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Cell. 1984 Sep;38(2):361-9.

Substituting an alpha-helix switches the sequence-specific DNA interactions of a repressor.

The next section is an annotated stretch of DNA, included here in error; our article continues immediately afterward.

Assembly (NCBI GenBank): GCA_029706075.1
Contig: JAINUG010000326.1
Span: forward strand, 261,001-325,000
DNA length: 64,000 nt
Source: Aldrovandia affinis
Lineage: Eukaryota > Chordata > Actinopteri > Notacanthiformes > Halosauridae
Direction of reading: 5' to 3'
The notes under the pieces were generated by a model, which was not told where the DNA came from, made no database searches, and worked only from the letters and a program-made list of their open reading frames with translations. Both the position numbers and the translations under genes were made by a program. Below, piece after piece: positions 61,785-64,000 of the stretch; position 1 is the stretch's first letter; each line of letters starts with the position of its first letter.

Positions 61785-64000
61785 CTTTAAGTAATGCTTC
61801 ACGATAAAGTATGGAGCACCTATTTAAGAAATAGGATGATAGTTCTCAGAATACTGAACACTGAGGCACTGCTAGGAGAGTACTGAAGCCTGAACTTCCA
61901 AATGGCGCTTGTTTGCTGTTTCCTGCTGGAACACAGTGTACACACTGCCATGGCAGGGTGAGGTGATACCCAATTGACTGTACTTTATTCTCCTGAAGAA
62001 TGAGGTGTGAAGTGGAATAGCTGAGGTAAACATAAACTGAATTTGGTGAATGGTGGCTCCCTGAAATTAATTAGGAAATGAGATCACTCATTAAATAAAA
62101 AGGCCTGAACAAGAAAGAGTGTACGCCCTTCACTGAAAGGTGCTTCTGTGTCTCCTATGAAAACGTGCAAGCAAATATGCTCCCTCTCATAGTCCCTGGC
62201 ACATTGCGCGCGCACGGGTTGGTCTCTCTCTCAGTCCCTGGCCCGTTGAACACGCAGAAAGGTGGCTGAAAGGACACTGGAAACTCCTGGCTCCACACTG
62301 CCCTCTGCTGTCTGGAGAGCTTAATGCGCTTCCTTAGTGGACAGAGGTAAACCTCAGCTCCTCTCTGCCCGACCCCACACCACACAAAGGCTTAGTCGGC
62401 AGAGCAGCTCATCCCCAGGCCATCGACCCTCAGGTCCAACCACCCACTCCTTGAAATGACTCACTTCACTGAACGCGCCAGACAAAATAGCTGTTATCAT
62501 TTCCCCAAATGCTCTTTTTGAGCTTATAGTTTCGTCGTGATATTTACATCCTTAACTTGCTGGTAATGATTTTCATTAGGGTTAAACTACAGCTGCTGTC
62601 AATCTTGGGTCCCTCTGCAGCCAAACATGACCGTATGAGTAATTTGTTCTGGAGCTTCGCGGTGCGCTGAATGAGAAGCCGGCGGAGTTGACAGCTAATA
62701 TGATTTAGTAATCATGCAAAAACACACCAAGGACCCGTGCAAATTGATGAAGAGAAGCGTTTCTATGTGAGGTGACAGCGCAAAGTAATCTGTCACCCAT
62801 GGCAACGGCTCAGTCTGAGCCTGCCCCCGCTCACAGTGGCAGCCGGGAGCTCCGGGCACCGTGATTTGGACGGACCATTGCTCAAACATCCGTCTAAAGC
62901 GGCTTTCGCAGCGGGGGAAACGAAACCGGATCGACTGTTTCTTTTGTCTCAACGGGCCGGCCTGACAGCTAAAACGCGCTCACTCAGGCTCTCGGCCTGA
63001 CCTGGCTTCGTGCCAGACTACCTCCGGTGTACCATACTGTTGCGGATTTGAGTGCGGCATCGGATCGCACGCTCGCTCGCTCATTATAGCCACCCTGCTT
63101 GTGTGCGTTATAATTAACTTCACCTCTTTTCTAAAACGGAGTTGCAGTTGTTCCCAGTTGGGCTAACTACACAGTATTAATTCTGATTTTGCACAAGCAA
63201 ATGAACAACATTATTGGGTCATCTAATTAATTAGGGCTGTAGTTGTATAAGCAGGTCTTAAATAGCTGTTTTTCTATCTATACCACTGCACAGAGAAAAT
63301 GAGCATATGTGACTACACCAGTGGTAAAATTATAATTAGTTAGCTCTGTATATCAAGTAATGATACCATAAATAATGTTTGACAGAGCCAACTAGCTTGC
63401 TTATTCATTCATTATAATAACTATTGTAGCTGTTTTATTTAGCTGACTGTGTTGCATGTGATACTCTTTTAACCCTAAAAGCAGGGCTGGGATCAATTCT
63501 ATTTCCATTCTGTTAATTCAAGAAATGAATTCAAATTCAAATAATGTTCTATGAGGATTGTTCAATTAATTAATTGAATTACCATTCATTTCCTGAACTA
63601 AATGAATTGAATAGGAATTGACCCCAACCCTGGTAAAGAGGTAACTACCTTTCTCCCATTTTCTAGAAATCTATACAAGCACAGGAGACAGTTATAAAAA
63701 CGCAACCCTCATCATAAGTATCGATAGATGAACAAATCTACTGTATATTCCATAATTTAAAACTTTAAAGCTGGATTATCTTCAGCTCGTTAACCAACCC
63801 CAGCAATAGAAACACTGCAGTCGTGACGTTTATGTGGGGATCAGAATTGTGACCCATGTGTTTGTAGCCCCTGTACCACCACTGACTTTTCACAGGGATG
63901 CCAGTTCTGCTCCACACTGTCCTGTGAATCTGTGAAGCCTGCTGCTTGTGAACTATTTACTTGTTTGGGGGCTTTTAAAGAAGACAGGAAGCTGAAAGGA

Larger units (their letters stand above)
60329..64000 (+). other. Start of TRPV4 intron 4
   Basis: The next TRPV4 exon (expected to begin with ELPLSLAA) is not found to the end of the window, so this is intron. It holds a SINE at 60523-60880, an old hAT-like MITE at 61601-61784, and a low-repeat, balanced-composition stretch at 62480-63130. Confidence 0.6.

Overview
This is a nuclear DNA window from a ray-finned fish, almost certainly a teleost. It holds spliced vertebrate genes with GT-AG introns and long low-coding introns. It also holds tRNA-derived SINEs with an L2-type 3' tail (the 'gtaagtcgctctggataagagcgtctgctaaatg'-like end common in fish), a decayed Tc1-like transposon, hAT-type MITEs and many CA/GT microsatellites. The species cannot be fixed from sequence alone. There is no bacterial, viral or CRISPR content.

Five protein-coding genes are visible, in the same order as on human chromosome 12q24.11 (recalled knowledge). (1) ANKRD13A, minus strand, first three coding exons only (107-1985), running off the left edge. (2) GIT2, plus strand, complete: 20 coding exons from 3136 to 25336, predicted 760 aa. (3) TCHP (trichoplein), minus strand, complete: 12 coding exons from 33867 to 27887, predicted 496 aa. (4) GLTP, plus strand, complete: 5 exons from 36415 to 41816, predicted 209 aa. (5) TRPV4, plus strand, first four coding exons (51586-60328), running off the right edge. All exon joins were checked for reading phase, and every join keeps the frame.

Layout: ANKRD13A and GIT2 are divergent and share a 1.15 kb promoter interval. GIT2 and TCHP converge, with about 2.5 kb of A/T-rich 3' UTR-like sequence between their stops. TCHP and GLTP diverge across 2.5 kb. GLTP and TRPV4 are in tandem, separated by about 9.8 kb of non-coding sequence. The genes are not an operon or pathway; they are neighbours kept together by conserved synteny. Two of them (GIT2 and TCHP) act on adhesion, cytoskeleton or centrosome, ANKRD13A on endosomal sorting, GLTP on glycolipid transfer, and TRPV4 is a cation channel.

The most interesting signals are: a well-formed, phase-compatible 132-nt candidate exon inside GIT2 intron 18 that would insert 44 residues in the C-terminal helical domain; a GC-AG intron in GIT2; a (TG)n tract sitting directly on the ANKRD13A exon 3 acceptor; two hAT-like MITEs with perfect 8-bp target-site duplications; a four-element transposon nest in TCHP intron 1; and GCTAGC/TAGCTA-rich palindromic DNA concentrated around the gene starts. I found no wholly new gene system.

It has been suggested that many DNA-binding proteins use an alpha-helix for specific sequence recognition. We have used amino acid sequence homologies to identify the presumptive DNA-recognition helices in two related proteins whose structures are unknown--the repressor and cro protein of bacteriophage 434. The 434 repressor and cro protein each bind to three similar sites in the rightward phage 434 operator, OR, and they make different contacts in each binding site, as revealed by the chemical probe dimethyl sulfate. We substituted the putative recognition alpha-helix of 434 repressor with the putative recognition alpha-helix of 434 cro protein to create a hybrid protein named repressor*. The specific DNA contacts made by repressor* are like those of 434 cro protein.

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